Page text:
ICONIC ESTABLISHMENTS


Howard Johnson's


Known manufacturers:
Mayer, Jackson, Shenango, Caribe, Sterling, Scammell





1940s-1950s backstamp

Cupola pattern


This floral pattern by Scammell is believed to be Howard Johnson's oldest, circa 1930s.


No information is available at this time on Sava-Space, but it is probably Scammell's version of the well-known Econo-Rim design first produced by Syracuse China in 1933 as a way to reduce the size of its ware for use on railroads.


Notice how much narrower the rim is compared to the Jackson version below.





1940s-1960s backstamp
Open Silhouette





PARAGON BLUE, MCNICOL, 1940s - 1960s



Howard Johnson's is a U.S. chain of restaurants and hotels which was founded in 1925 by Howard Deering Johnson (1897-1992) when he borrowed $2,000 to buy a small corner drugstore in Wollaston, Massachusetts. It sold candy, newspapers and patent medicine.


After noticing that his soda fountain was the busiest part of his drugstore, Johnson decided to come up with a new ice cream recipe, mostly based on his mother's recipe (although some say the recipe actually came from a local ice-cream maker, a German immigrant). The new ice cream was more flavorful with a higher butterfat content. He eventually came up with 28 flavors and opened a beachfront ice cream stand. According to Johnson, "I thought I had every flavor in the world. The 28 flavors became my trademark.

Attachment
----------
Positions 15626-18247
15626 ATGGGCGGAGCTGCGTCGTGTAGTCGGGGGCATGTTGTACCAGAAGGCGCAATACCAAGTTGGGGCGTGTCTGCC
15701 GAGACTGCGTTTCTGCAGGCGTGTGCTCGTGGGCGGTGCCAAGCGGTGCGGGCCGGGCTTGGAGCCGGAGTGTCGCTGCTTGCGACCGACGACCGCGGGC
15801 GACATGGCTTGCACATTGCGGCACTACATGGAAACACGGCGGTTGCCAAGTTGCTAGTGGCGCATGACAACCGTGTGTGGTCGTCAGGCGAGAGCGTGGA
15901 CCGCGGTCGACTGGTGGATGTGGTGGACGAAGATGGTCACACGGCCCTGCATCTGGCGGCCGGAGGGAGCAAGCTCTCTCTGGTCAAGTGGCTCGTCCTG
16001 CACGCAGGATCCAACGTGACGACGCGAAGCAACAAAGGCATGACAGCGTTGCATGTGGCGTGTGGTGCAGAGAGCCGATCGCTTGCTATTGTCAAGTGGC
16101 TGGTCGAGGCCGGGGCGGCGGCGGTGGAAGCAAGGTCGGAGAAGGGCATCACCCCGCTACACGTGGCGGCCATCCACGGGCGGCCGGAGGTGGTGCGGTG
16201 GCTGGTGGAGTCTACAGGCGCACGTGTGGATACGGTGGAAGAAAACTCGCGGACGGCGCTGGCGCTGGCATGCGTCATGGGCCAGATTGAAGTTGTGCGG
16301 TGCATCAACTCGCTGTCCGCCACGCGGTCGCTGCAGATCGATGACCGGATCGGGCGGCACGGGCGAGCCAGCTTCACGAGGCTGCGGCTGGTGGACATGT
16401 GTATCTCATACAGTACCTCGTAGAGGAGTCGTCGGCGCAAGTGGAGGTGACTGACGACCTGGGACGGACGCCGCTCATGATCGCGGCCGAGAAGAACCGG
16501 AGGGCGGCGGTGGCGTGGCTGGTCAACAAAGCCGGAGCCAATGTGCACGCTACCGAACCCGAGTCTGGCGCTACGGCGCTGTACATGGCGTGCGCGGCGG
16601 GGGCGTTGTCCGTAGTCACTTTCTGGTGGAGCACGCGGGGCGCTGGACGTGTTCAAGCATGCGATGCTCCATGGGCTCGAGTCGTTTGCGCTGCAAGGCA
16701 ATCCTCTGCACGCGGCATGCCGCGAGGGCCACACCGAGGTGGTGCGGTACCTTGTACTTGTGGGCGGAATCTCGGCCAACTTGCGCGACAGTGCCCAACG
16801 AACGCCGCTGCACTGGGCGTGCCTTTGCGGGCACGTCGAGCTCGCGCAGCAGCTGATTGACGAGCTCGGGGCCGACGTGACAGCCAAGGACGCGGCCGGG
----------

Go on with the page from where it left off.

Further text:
After operating well over 100 restaurants around the country, the company bid and won the rights to operate restaurants along the Pennsylvania, New Jersey and Ohio turnpikes and the familiar orange-roofed buildings became icons of the era.  The first motor lodge opened in 1954 in Savannah, Georgia.


The restaurants were famous for clam strips, salt water taffy and, of course, ice cream.  As of 2006 only 4 restaurants remained in this country but the current owners hope to market the ice cream through supermarkets and possibly open a few restaurants along the East Coast.


Several different patterns of china were used over the years, with the most popular being the scenic pattern with an image of the building as well as scenes found along the route in Massachusetts.  The maroon pieman silhouette replaced that pattern and the peach silhouette followed.




A Walker China platter from 1963, above, with backstamp at right.


The Lamplighter



New addition, June 2007:







This is the Sterling backstamp, 1930s-50s, but in full color